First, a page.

There is somewhat a myth that red states have awful public services, while blue states have a much better government. While blue states like New York are often on the cutting edge, getting out on cutting edge before the federal government means New York residents pay dearly. Forgoing federal funds by getting a decade out ahead of other states might have some short term advantages, but it often means our state residents ends up paying for a lot of other things that federal government would have otherwise paid for in coming years.

Good morning! 15 days until New Years Eve! Three weeks to Epiphany. Mostly sunny and six degrees in Albany. See we are warming up. There is a west breeze at 6 mph. The windchill isn’t that significant now and with the sun feels quite nice. 

The ravioli is baked and ready to go, sitting on my lap nice and warm. It was a lot of cooking this morning but it took the chill off my apartment. Four cheeses on meat ravioli with breadcrumbs, meatballs, corn, mushrooms, jalapeños and sauce. Should be good. I accidentally made up too much ravioli but I refroze that. 

Today will be mostly sunny, with a high of 18 degrees at 4pm. 18 degrees below normal. Wind chill values as low as -4. West wind around 6 mph becoming south in the afternoon. A year ago, we had mostly cloudy skies and a high of 46 degrees. The record high of 55 was set in 1971. 9.5 inches of snow fell back in 1981.

The sun will set at 4:22 pm with dusk around 4:55 pm, which is 19 seconds later than yesterday. Today will have 9 hours and 3 minutes of daylight, a decrease of 20 seconds over yesterday. Next week we throw that in reverse! 

Tonight will snow after 10pm. Low of 17 degrees at 6pm. Not as cold. Five degrees rbelow normal. South wind 6 to 10 mph. Chance of precipitation is 100%. New snow accumulation of 1 to 3 inches possible. Warming through Sunday, turning to rain in the afternoon. Rain on Sunday. 

Last year tonight in 2015, it got down to 44 degrees with periods of fog and rain. The record low of -8 occurred back in 1942.
As previously noted, there are 3 weeks until Epiphany when the sun will be setting at 4:37 pm with dusk at 5:09 pm. On that day in 2016, we had mostly sunny skies and temperatures between 34 and 5 degrees. Typically, the high temperature is 31 degrees. We hit a record high of 71 back in 2007.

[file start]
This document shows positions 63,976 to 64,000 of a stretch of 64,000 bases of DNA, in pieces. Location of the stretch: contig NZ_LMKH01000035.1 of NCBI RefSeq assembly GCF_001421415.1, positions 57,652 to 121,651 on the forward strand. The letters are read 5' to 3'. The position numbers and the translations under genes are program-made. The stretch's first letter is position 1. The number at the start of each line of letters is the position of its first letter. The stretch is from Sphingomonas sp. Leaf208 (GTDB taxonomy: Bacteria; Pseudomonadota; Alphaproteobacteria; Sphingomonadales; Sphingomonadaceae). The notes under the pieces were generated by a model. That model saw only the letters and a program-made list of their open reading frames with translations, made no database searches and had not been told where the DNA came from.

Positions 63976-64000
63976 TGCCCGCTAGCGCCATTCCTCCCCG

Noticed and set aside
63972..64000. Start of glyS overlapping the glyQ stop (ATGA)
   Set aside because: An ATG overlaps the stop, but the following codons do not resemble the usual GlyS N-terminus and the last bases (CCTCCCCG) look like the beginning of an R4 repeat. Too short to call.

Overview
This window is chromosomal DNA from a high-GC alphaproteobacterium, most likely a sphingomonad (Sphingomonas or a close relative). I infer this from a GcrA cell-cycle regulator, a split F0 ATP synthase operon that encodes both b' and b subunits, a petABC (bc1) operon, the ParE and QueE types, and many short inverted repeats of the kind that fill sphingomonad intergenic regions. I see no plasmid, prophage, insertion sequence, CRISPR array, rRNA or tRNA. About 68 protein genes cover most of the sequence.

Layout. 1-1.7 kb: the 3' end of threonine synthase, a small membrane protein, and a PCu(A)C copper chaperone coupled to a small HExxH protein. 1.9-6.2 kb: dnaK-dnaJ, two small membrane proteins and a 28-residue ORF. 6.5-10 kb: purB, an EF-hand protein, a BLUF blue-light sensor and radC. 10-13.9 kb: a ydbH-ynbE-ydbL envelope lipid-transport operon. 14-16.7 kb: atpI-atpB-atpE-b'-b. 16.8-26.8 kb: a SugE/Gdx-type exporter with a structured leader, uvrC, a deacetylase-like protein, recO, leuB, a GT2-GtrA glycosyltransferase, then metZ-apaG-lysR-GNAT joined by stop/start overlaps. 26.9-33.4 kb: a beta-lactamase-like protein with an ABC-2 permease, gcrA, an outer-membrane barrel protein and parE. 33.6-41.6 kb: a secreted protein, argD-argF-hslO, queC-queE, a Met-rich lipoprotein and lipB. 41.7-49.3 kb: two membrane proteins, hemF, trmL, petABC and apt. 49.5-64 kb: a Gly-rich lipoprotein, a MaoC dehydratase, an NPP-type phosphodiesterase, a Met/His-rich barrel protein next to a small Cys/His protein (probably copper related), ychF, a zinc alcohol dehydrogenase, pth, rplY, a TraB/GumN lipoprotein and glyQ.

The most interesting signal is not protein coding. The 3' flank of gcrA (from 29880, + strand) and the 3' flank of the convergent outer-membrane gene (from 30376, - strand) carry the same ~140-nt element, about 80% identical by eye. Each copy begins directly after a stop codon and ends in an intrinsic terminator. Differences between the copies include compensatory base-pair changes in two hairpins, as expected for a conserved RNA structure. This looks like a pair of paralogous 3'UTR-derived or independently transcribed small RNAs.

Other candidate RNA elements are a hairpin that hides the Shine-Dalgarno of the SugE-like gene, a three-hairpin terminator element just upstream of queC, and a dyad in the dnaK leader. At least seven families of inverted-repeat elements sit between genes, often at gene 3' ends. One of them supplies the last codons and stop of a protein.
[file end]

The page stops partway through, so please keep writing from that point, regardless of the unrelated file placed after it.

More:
Good morning! Talk about a cold late autumn morning with temperatures around three above but quite clear. There is a northwest breeze at 8 mph. Math wizards would tell you that the current wind chill is -11.

Next Wednesday is the first day of Winter. 

Today will be mostly sunny, with a high of 18 degrees at 4pm. 18 degrees below normal. Wind chill values as low as -11. Northwest wind 6 to 8 mph becoming south in the afternoon. 

Good evening! Light snow and 17 degrees in Albany. There is a west breeze at 11 mph. The current wind chill is 4. The roads are mostly just wet but watch for a glaze on bridges and the secondaries. 

Not having a winter coat yet, I am totally undressed for the weather. But between my smartphone giving me real time bus info and running out just im time for the bus, I’ve been fine. Of course if the bus slides off the road and I’m stuck in the cold, I’ll be screwed. But the hot seat on the bus is fine tonight. I like stretching out on it because the 5 pm is less popular than earlier busses. 

Tonight will have on and off snow showers. Cloudy during the early evening, then gradual clearing, with a low of 4 degrees at 5am. 17 degrees below normal. In other words, cold arctic blast like.  Wind chill values as low as -13. Windy, with a northwest wind 24 to 29 mph decreasing to 11 to 16 mph after midnight. Winds could gust as high as 48 mph. Fast enough that they can give it a speeding ticket on the Delaware Turnpike. Chance of precipitation is 60%. New snow accumulation of less than a half inch possible. 

In 2015, it got down to 35 degrees under mostly cloudy skies. More than thirty degrees warmer. But nowhere near record breaking cold. The record low of -11 occurred back in 1917. The sun will rise at 7:19 am with the first light at 6:47 am, which is 42 seconds later then yesterday.

Traffic is all backed up going northbound but is moving well southbound on the old 787. Assuming that the roads aren’t bad in the suburbs, I should get home relatively quickly.